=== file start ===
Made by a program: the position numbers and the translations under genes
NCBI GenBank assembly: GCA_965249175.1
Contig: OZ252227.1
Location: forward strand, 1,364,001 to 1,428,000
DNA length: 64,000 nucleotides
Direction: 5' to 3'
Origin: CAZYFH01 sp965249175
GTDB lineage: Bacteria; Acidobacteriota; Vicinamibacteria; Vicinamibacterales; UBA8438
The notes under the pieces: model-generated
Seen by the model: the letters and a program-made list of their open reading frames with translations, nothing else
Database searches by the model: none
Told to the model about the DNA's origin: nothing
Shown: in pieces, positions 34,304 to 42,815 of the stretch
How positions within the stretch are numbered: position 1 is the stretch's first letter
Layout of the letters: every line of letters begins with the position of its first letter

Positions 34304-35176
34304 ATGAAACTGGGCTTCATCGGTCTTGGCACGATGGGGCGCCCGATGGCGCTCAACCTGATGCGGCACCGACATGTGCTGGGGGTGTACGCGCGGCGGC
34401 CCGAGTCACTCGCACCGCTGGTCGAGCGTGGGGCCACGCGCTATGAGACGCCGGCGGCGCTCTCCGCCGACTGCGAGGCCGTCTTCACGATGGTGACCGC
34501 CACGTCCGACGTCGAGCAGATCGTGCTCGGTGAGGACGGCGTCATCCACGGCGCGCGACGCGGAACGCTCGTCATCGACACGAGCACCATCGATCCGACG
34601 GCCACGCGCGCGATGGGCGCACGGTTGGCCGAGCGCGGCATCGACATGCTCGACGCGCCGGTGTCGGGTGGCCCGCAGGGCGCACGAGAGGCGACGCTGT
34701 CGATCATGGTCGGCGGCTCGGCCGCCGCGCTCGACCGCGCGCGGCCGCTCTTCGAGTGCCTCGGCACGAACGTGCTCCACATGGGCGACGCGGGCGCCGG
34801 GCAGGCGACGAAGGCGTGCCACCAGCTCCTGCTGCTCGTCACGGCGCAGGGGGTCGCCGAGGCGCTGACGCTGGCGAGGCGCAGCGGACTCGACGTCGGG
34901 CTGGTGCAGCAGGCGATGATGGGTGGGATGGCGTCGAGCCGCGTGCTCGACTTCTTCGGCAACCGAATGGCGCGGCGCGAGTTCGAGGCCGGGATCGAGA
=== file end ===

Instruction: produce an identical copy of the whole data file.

Made by a program: the position numbers and the translations under genes
NCBI GenBank assembly: GCA_965249175.1
Contig: OZ252227.1
Location: forward strand, 1,364,001 to 1,428,000
DNA length: 64,000 nucleotides
Direction: 5' to 3'
Origin: CAZYFH01 sp965249175
GTDB lineage: Bacteria; Acidobacteriota; Vicinamibacteria; Vicinamibacterales; UBA8438
The notes under the pieces: model-generated
Seen by the model: the letters and a program-made list of their open reading frames with translations, nothing else
Database searches by the model: none
Told to the model about the DNA's origin: nothing
Shown: in pieces, positions 34,304 to 42,815 of the stretch
How positions within the stretch are numbered: position 1 is the stretch's first letter
Layout of the letters: every line of letters begins with the position of its first letter

Positions 34304-35176
34304 ATGAAACTGGGCTTCATCGGTCTTGGCACGATGGGGCGCCCGATGGCGCTCAACCTGATGCGGCACCGACATGTGCTGGGGGTGTACGCGCGGCGGC
34401 CCGAGTCACTCGCACCGCTGGTCGAGCGTGGGGCCACGCGCTATGAGACGCCGGCGGCGCTCTCCGCCGACTGCGAGGCCGTCTTCACGATGGTGACCGC
34501 CACGTCCGACGTCGAGCAGATCGTGCTCGGTGAGGACGGCGTCATCCACGGCGCGCGACGCGGAACGCTCGTCATCGACACGAGCACCATCGATCCGACG
34601 GCCACGCGCGCGATGGGCGCACGGTTGGCCGAGCGCGGCATCGACATGCTCGACGCGCCGGTGTCGGGTGGCCCGCAGGGCGCACGAGAGGCGACGCTGT
34701 CGATCATGGTCGGCGGCTCGGCCGCCGCGCTCGACCGCGCGCGGCCGCTCTTCGAGTGCCTCGGCACGAACGTGCTCCACATGGGCGACGCGGGCGCCGG
34801 GCAGGCGACGAAGGCGTGCCACCAGCTCCTGCTGCTCGTCACGGCGCAGGGGGTCGCCGAGGCGCTGACGCTGGCGAGGCGCAGCGGACTCGACGTCGGG
34901 CTGGTGCAGCAGGCGATGATGGGTGGGATGGCGTCGAGCCGCGTGCTCGACTTCTTCGGCAACCGAATGGCGCGGCGCGAGTTCGAGGCCGGGATCGAGA